To begin the conversion process, technicians will backlight the client’s film with light from a low-wattage diffused source. This step protects the client’s film by eliminating super hot projector bulbs. Next, technicians use a device that images the surface of the film. This device acts as a large magnifying glass, allowing it to create an exact replication of the film on DVD without distortion, halos, or other flaws. Clients who transfer their 8mm and Super 8 film to DVD using will get to see more of their footage (10 to 15 percent) because the company removes the film gates on its equipment.

laptop with www DVD standing up performs a number of services to ensure top quality color reproduction and resolution on its film to DVD transfers.  Technicians will adjust exposure through film reels to help lighten and darken scenes as needed for improved viewing. Also,’s discs are written at 10Mbps, a high data rate that eliminates flaws such as blocking, artifacts, and pixilation.’s film to DVD transfer process is superior to frame-by-frame transfer because, in that method, each frame is imaged separately, and then joined back together in computer editing software, creating a choppy, jerky video. In’s transfer process, film is kept moving by spinning blades similar to a projector’s blades, thus allowing smooth, continuous action.’s transfer process is also superior to processes that try to transfer film to high definition formats. 8mm and Super 8 film are not high definition formats to begin with, so using high resolution equipment will not improve the picture quality. HD screen shapes also do not work well with 8mm or Super 8 transfers, as HD is a widescreen format, whereas 8mm and Super8 film is a 4:3 format. When transfer companies try to transfer 8mm or Super 8 to HD, they must either cut off the top and bottom of the film frame, or add color bars to the side of the screen.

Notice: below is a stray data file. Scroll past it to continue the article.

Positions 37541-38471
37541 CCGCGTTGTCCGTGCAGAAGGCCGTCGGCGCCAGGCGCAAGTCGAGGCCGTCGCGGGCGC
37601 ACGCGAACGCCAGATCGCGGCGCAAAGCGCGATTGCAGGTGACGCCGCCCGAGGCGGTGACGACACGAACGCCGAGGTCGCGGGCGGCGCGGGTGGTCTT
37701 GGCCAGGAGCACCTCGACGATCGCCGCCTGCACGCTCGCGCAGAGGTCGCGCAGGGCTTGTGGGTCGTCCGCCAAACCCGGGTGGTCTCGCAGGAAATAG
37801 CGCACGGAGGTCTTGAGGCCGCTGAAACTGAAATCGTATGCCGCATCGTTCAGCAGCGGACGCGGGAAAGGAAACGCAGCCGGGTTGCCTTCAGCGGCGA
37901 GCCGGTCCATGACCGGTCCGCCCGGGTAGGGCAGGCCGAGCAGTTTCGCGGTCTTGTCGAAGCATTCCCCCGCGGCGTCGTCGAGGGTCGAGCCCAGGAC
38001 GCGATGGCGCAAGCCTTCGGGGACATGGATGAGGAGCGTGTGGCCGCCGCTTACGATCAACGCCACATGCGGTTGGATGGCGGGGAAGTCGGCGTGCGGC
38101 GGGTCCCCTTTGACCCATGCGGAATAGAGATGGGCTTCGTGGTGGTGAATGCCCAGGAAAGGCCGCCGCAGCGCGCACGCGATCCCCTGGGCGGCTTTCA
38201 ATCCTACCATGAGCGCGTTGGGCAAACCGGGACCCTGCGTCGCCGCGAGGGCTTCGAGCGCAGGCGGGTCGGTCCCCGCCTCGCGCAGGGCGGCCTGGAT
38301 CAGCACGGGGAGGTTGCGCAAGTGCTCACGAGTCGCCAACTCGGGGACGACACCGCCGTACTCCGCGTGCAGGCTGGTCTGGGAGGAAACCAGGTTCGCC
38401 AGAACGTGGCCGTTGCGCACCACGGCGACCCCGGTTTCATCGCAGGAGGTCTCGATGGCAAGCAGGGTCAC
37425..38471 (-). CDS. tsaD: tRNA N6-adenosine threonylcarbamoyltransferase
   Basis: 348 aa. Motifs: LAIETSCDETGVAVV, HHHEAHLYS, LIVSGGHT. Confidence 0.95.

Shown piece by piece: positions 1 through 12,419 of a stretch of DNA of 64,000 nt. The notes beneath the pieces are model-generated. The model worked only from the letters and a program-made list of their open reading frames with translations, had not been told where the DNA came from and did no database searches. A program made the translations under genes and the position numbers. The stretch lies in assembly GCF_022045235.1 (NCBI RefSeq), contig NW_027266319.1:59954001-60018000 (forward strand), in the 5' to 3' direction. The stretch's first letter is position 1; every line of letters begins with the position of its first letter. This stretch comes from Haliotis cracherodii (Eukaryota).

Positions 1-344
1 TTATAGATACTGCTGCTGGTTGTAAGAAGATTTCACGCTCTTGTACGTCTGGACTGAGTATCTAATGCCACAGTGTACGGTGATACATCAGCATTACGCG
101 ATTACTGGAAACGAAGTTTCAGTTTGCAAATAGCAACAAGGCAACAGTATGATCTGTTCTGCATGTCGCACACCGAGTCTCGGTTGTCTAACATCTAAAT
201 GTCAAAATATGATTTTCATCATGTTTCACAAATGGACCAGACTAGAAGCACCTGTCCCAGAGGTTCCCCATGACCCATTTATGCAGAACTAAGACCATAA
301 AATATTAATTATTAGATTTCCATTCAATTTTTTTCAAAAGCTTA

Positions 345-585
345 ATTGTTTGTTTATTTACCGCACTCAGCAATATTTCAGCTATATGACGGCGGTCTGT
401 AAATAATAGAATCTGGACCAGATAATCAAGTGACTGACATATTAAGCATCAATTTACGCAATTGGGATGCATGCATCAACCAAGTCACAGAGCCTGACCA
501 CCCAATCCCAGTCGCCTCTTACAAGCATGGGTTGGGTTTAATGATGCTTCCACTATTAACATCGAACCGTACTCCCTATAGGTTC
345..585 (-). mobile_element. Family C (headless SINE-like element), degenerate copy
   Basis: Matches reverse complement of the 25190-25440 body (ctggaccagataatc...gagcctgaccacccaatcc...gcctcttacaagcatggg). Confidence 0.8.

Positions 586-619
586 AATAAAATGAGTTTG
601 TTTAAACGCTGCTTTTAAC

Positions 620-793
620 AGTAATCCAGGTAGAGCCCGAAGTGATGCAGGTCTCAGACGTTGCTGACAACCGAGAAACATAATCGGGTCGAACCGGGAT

When transfers 8mm to DVD or transfers Super 8 to DVD, the company will format the DVD to have each reel of film listed as a separate chapter on the DVD menu. Brief descriptions can be added if the client wishes. Clients can easily navigate the menu to watch the film reel they want to see.

Transfer DVDs made by will come with a custom label and a black plastic hard case. The company uses Verbatim DVDs, one of the most reliable products on the market. As a courtesy to clients, also keeps a copy of the DVD in its archive to allow production of copies should clients’ DVDs become lost or destroyed.

For people who want to preserve their 8mm and Super 8 home movies for future generations to enjoy, working with can help ensure these films don’t lose their quality in the transfer process. Contact today to learn more about how to ensure your memories live on for years to come.